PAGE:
• By law, auto insurers are allowed no more than a seven-per-cent profit provision when they submit rates for approval — and mostly they propose rates short of that, Sutherland said. This limit applies only to approved rates, so companies can still post year-end returns greater than seven per cent. However, after a particularly profitable year or two, Sutherland said insurers are likely to face difficulty getting approval for another significant increase.
• A rate cap may provide short-term relief, but it could also produce situations in which insurers cannot cover their costs. Potentially this could push some players out of the market. Companies will also find other ways to compensate, perhaps by reducing service levels, reducing discounts or increasing home insurance rates. There are a number of levers they have to boost their bottom line.
Other ideas worth considering
Another suggestion from Groundwork readers is for Alberta to go the way of BC, Saskatchewan, Manitoba and Quebec by having the government fully or partially take over the auto insurance system.
This is worth considering, though every expert I spoke with warned this won’t necessarily lead to lower rates. BC, which has a public system, has the highest average rates in the country.
The other approach is to find ways to reduce payout costs. For example, lowering speed limits and doing more enforcement could lead to fewer severe collisions. You could see investments in safer road design, incentives to get people cycling or taking transit, or new rules requiring winter tires.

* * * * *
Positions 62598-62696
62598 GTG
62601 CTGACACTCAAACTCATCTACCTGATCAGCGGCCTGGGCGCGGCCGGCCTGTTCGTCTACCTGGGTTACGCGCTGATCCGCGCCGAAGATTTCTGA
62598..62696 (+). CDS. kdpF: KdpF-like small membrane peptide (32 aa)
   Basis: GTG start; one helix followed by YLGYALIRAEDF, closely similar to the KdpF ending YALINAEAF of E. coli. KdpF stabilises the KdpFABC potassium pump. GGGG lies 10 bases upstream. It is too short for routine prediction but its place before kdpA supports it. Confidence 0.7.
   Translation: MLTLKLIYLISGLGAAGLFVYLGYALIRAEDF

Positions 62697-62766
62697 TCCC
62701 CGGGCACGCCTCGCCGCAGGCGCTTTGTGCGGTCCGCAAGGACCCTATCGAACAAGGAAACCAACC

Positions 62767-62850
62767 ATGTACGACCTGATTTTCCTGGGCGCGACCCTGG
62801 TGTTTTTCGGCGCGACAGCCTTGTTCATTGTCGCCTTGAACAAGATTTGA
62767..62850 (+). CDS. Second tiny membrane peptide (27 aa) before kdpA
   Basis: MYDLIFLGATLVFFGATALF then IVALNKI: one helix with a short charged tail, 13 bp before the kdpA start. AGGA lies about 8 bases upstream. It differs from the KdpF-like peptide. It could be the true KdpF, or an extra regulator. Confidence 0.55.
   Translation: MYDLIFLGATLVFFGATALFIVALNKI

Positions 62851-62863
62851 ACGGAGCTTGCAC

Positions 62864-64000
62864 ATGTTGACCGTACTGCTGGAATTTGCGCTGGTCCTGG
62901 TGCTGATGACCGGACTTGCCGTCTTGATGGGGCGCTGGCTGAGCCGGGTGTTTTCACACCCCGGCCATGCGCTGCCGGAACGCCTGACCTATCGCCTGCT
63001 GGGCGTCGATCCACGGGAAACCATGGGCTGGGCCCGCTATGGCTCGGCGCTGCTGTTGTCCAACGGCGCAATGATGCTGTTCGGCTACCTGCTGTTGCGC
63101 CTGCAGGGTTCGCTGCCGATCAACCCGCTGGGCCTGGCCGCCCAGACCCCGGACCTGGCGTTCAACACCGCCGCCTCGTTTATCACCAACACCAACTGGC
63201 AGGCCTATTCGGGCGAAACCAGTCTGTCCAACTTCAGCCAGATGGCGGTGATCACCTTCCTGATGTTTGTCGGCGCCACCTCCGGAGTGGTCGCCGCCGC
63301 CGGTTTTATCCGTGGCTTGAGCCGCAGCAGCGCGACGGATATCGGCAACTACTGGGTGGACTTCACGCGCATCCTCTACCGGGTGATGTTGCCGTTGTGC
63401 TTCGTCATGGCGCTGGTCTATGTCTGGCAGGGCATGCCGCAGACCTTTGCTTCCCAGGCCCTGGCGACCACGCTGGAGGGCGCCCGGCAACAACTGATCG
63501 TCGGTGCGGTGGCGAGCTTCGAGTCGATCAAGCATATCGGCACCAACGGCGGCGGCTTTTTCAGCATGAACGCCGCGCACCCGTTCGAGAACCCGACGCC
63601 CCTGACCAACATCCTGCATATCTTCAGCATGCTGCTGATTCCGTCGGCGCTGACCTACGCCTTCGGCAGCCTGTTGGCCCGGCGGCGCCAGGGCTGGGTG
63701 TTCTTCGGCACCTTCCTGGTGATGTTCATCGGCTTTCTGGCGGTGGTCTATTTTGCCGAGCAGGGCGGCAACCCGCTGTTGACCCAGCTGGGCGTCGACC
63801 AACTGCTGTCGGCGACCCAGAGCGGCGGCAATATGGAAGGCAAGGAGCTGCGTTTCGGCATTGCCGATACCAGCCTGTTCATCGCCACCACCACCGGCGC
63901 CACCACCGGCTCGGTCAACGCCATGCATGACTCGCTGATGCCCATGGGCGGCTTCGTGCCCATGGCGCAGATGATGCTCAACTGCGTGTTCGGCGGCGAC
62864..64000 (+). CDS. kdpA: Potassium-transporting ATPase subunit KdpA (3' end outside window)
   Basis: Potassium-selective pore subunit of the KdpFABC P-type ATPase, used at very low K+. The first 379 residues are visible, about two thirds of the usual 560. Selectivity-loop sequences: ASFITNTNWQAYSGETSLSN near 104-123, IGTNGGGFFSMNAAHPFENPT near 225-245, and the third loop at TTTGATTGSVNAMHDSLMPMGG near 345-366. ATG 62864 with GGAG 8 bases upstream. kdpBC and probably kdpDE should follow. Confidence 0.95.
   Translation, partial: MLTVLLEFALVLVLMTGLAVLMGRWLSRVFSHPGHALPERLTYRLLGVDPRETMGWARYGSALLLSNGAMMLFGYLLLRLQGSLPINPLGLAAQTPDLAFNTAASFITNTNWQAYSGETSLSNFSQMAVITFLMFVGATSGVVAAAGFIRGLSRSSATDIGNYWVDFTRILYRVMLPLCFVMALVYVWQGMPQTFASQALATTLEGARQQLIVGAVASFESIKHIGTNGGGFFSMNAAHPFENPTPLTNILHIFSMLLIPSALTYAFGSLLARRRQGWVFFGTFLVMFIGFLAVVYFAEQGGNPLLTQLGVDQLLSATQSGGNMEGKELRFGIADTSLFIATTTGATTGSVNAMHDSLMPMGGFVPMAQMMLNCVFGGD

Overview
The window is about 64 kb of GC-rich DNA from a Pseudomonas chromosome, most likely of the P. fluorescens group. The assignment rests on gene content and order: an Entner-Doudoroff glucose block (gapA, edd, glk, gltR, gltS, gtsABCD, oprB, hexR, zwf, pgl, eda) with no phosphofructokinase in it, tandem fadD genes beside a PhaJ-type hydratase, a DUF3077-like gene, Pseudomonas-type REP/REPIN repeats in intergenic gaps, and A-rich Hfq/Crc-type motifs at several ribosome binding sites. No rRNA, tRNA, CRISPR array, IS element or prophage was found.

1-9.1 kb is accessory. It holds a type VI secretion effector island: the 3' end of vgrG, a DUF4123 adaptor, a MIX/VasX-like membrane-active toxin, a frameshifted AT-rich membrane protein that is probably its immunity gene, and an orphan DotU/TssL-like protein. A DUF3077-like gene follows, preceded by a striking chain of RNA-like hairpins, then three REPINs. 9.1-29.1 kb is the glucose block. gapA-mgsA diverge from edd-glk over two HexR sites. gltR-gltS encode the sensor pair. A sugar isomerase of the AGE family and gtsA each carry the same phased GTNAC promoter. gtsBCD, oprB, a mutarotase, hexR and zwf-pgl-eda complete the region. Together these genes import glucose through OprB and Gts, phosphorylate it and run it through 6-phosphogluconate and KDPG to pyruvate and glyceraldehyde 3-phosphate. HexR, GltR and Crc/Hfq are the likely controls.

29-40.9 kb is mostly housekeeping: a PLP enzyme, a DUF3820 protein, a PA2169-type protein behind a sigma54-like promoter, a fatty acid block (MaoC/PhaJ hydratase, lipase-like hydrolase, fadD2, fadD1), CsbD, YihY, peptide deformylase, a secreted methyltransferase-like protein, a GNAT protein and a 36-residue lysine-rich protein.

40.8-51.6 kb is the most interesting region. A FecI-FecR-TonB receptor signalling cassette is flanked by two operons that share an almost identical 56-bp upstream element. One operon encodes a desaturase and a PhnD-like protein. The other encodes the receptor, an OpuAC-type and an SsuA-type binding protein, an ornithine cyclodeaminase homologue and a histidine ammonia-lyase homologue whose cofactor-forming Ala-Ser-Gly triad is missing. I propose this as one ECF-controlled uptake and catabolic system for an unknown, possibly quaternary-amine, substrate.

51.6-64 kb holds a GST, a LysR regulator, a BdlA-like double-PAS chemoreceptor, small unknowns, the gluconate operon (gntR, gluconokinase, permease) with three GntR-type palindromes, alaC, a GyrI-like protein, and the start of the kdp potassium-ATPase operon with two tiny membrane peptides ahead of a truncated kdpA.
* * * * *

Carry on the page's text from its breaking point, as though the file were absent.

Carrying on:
Governments have additionally taken steps to rein in claim amounts for pain, suffering and injury, though this can get controversial.
As for home insurance, rates could be affected by rules limiting development in wildfire areas and flood plains, or by altering building code provisions to reduce risk (though this could also reduce housing affordability). We could also consider incentive programs for home safety upgrades, like hail-resistant roofs.
There are plenty of other ideas out there, including incentivizing more insurer competition, expanding the reinsurance market (insurance for insurers), or encouraging more co-operative insurance. But I have run out of space, so I urge readers to do their own research.
At the end of the day, this is a complex industry with a lot of moving parts. Consumers do have options to try to reduce their bills, but companies will only do so much at a time of great inflationary pressure.
For the province, a rate cap is probably the easiest intervention and could have benefits over the short term. However, I am more skeptical of its value over the long term, as compared to interventions to influence payouts. It’s a fascinating debate, and I look forward to your comments.